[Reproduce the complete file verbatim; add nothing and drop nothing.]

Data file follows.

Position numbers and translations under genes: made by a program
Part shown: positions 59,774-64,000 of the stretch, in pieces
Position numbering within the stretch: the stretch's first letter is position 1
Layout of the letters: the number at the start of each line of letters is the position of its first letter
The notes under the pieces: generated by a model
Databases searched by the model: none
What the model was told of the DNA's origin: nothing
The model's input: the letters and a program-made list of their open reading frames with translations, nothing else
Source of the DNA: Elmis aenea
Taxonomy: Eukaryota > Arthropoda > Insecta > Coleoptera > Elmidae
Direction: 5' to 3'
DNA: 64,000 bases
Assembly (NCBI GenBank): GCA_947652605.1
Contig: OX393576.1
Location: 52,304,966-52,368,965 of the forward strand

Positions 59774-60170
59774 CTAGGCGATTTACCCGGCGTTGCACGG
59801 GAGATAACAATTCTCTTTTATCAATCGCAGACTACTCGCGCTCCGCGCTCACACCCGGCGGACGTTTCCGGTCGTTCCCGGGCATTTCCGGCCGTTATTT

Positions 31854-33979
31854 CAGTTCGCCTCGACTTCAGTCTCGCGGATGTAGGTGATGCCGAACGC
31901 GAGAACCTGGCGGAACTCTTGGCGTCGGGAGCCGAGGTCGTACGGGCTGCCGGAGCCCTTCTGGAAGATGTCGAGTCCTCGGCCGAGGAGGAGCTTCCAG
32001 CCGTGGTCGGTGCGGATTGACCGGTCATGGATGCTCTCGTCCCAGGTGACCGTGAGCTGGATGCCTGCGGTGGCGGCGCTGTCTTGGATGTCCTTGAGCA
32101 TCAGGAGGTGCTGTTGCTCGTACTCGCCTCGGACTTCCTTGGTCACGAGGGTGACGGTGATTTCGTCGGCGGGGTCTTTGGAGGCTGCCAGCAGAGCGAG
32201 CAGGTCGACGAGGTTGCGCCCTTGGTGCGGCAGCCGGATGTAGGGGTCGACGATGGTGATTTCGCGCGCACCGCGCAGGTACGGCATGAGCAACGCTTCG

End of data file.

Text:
Position numbers and translations under genes: made by a program
Part shown: positions 59,774-64,000 of the stretch, in pieces
Position numbering within the stretch: the stretch's first letter is position 1
Layout of the letters: the number at the start of each line of letters is the position of its first letter
The notes under the pieces: generated by a model
Databases searched by the model: none
What the model was told of the DNA's origin: nothing
The model's input: the letters and a program-made list of their open reading frames with translations, nothing else
Source of the DNA: Elmis aenea
Taxonomy: Eukaryota > Arthropoda > Insecta > Coleoptera > Elmidae
Direction: 5' to 3'
DNA: 64,000 bases
Assembly (NCBI GenBank): GCA_947652605.1
Contig: OX393576.1
Location: 52,304,966-52,368,965 of the forward strand

Positions 59774-60170
59774 CTAGGCGATTTACCCGGCGTTGCACGG
59801 GAGATAACAATTCTCTTTTATCAATCGCAGACTACTCGCGCTCCGCGCTCACACCCGGCGGACGTTTCCGGTCGTTCCCGGGCATTTCCGGCCGTTATTT

Positions 31854-33979
31854 CAGTTCGCCTCGACTTCAGTCTCGCGGATGTAGGTGATGCCGAACGC
31901 GAGAACCTGGCGGAACTCTTGGCGTCGGGAGCCGAGGTCGTACGGGCTGCCGGAGCCCTTCTGGAAGATGTCGAGTCCTCGGCCGAGGAGGAGCTTCCAG
32001 CCGTGGTCGGTGCGGATTGACCGGTCATGGATGCTCTCGTCCCAGGTGACCGTGAGCTGGATGCCTGCGGTGGCGGCGCTGTCTTGGATGTCCTTGAGCA
32101 TCAGGAGGTGCTGTTGCTCGTACTCGCCTCGGACTTCCTTGGTCACGAGGGTGACGGTGATTTCGTCGGCGGGGTCTTTGGAGGCTGCCAGCAGAGCGAG
32201 CAGGTCGACGAGGTTGCGCCCTTGGTGCGGCAGCCGGATGTAGGGGTCGACGATGGTGATTTCGCGCGCACCGCGCAGGTACGGCATGAGCAACGCTTCG